|Publication number||US6919492 B2|
|Application number||US 10/158,612|
|Publication date||Jul 19, 2005|
|Filing date||May 30, 2002|
|Priority date||Jun 13, 2001|
|Also published as||EP1266643A1, US20030004451|
|Publication number||10158612, 158612, US 6919492 B2, US 6919492B2, US-B2-6919492, US6919492 B2, US6919492B2|
|Inventors||Jeffrey E. Bark, Michael A. Metz|
|Original Assignee||Hollister Incorporated|
|Export Citation||BiBTeX, EndNote, RefMan|
|Patent Citations (29), Referenced by (4), Classifications (9), Legal Events (3)|
|External Links: USPTO, USPTO Assignment, Espacenet|
We claim priority to, and are entitled to the benefit of the filing date of now U.S. Provisional Application No. 60/297,874, filed Jun. 13, 2001, as to all subject matter commonly disclosed therein.
The term “skin barrier” is widely used in the medical field to refer to any of a variety of sticky, pliant, moisture-absorbing, skinfriendly adhesive compositions commonly utilized in ostomy appliances and wound dressings. Most frequently, such a skin barrier composition constitutes a continuous adhesive phase with particles of one or more liquid-absorbing and swellable hydrocolloids dispersed throughout the adhesive and constituting a discontinuous phase. Such skin barriers are commonly used with ostomy appliances to seal the faceplates of such appliances against peristomal skin surfaces and thereby protect those surfaces from exposure to stomal effluent as well as to prevent leakage of such effluent from about the stoma-receiving openings of the pouches.
The initial tack of a hydrocolloid skin barrier material, usually referred to as “dry tack,” is provided by the continuous adhesive phase but, because such a skin barrier material is occlusive or non-breathable, adherence to the skin would be disrupted by perspiration and by liquid stomal discharge if it were not for the dispersed hydrocolloids which absorb fluids and thereby maintain and possibly enhance adhesive attachment to the skin. U.S. Pat. Nos. 5,492,943 and 4,551,490 and other references disclose that suitable water-absorbing and swellable hydrocolloid gums commonly include hydrocolloids such as sodium carboxymethylcellulose, pectin, gelatin, guar gum, locust bean gum, gum karaya, and mixtures thereof. The elastomers used in the continuous phase commonly include polyisobutylenes with which additives such as butyl rubber may be blended. The references also disclose that the elastomeric phase may contain a styrene block copolymer component to help provide extensibility and recoverability from modular strains to the composition. In addition, such skin barrier compositions may include mineral oil, to increase stretchability and adhesiveness of the blend, and suitable tackifying agents and antioxidants.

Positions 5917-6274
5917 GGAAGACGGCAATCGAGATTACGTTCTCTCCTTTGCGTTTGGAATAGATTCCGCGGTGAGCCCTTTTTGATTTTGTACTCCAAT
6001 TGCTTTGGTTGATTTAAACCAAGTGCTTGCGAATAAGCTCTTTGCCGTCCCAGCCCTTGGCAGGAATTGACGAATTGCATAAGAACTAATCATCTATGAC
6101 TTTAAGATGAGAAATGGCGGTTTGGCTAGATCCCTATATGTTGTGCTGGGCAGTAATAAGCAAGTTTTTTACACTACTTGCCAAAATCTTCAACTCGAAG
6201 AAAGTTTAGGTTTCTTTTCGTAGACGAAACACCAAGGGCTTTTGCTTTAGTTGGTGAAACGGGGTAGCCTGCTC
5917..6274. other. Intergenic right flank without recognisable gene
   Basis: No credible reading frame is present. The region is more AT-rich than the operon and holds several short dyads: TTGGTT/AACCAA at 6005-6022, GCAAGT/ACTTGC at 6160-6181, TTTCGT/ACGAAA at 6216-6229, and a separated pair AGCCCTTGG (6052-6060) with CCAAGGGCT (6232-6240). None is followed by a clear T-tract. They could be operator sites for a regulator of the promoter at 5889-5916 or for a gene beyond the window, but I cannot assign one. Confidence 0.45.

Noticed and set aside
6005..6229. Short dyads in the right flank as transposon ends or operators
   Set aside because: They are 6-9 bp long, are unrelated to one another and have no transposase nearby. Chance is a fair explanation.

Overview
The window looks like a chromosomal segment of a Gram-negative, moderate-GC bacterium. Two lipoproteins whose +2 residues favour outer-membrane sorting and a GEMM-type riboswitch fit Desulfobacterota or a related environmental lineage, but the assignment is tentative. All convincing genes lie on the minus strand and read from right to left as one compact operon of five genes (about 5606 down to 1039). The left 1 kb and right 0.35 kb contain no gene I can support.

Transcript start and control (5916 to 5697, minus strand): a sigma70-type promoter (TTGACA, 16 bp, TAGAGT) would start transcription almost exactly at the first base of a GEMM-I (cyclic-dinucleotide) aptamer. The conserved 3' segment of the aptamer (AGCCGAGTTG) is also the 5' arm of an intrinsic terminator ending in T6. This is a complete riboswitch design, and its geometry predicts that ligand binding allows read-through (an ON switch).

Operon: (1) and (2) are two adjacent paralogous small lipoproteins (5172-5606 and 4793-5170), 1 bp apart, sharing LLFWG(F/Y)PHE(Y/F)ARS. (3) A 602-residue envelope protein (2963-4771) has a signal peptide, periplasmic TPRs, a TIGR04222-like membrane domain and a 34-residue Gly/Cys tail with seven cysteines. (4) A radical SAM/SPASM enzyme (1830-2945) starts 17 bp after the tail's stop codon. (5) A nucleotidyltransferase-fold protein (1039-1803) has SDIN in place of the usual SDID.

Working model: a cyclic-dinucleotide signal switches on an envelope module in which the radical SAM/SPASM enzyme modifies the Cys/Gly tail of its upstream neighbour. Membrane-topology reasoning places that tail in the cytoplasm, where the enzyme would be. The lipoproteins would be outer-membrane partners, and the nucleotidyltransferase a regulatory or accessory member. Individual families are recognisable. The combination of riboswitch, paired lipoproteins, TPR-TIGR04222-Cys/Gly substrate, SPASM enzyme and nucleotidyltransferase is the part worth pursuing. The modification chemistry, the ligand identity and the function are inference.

Skin barrier materials are not only used for ostomy care but also more generally for wound care. Such barrier materials may constitute the skin-contacting layers of relatively flat wafers or discs to be used as wound dressings or as the adhesive sealing rings for helping to secure ostomy pouches in place. Caulking rings and strips of relatively soft hydrocolloid materials such as karaya are commonly added to the skin barrier surfaces of planar faceplates to help ensure effective non-irritating seals directly about patients' stomas. Hydrocolloid-containing pastes are often used for a similar purpose, although such pastes are sometimes objectionable because of the irritation produced by their volatile solvents (usually alcohol).